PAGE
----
It is a comforting thought, these spaces shared with those who came before; home to conversation, fun and revelry, food and beer.

Bay View’s Tenuta’s (TJ’s pick, Shannon also submitted two entries) is one of those places. Cindi said:

How lucky are we to have such an idealistic Italian pizza place in our neighborhood? There is a certain charm to this cozy nook; you can tell that everyone around you feels it. There are few places I’d rather eat at on a chilly, Wisconsin night.

We were there on a Friday, and our reservations came in handy. The place was packed. Many of us had been there before, but this was my first time inside. Continue reading

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S is for Seoul Korean Restaurant



I’ve driven past Seoul dozens of times without even realizing it. You probably have too. It is on Prospect Avenue on the eastside–across from Urban Outfitters.

Adam selected it because he had enjoyed the lunch buffet when he worked in the area. He said:

I try to pick places that other people in the group would never try on their own. I feel like that is part of the fun of doing this–to step outside your comfort zone and experience what people from all walks of life call “food.”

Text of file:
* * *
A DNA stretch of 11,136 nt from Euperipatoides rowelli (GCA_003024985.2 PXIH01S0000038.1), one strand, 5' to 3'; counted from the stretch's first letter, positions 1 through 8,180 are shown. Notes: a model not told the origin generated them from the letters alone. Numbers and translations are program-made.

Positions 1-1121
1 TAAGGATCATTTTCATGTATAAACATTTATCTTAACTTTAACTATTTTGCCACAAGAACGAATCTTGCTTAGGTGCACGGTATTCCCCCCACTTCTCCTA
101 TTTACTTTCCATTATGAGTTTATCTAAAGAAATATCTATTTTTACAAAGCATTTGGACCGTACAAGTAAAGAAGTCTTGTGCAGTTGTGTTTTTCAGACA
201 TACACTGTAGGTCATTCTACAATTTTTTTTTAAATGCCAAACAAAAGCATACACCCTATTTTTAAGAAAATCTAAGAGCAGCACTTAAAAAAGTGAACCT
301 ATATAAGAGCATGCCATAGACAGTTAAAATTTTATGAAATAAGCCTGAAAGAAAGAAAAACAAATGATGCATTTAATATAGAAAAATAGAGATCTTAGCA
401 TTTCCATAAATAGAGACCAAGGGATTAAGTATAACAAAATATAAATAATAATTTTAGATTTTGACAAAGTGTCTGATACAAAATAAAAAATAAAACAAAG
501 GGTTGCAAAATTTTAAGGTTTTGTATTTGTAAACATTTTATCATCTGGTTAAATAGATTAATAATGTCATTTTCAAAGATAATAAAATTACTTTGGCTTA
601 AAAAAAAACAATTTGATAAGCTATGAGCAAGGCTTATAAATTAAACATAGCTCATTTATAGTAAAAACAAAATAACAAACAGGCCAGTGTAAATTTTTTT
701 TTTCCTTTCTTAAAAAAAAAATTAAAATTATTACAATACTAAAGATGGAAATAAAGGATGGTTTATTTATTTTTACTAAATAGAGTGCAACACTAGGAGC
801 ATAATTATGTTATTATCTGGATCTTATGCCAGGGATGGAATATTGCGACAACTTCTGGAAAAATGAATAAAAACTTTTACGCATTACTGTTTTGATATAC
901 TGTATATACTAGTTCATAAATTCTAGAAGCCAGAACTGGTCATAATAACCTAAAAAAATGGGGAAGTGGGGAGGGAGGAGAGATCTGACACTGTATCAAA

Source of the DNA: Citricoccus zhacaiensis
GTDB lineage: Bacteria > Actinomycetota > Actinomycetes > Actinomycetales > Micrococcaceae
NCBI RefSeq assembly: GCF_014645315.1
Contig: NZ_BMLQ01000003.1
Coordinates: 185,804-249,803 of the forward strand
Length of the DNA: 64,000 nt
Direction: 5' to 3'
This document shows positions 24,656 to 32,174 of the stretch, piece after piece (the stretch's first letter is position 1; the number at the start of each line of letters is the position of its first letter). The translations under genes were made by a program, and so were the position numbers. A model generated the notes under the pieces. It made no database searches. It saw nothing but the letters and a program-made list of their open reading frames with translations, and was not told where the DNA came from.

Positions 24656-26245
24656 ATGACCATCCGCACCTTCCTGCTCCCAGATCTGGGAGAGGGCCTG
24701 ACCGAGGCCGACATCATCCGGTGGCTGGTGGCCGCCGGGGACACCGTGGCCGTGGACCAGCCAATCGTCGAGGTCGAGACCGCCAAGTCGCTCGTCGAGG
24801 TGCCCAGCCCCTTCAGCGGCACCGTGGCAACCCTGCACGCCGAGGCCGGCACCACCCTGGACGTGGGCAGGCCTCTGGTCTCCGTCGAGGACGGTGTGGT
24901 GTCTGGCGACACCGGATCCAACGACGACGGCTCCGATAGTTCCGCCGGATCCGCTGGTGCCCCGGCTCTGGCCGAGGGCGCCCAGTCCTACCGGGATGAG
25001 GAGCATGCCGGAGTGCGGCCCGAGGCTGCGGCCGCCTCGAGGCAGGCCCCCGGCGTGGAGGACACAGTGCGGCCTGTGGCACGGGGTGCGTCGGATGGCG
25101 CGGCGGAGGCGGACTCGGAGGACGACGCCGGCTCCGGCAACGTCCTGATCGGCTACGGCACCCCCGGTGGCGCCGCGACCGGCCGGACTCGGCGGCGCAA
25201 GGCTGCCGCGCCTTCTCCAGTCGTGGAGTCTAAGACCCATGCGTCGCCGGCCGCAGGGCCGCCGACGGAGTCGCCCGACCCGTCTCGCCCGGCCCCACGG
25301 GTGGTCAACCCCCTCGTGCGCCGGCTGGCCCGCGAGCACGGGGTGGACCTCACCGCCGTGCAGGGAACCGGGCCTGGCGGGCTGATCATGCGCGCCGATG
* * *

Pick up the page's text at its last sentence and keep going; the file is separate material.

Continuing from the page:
The rest of us never had never tried Korean food before, so we’d be out of our comfort zone. Continue reading

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Q is for Quivey’s Grove



Two moments of musical clairvoyance bookended our visit to Quivey’s Grove in Verona, Wis. (near Madison). This was fitting since our group of friends came together around our similar taste in music.

The first moment happened on the car ride to Quivey’s Grove. Since there were no restaurants in the Milwaukee-area that met our criteria, we expanded our range to include Madison and Chicago and all picked Quivey’s Grove (Shannon’s submission was selected).

I told my car-mates TJ, Shannon, Cindi and Michelle that I didn’t know the song “Blurred Lines.” No one believed me, but I was honest. TJ, who was driving, was incredulous, and said it was the song of the summer and it was probably playing on the radio at that moment.

A turn of the dial and there it was … Robin Thicke’s hit.

This was just before we pulled into the palatial plot of land that accommodates Quivey’s Grove–two century-and-a-half-old buildings housing two distinct dining options–the Stone House and the Stable Grill (both buildings are listed on the National Register of Historic Places). Shannon chose the Stable Grill because it had a larger menu and was the more casual dining option. Continue reading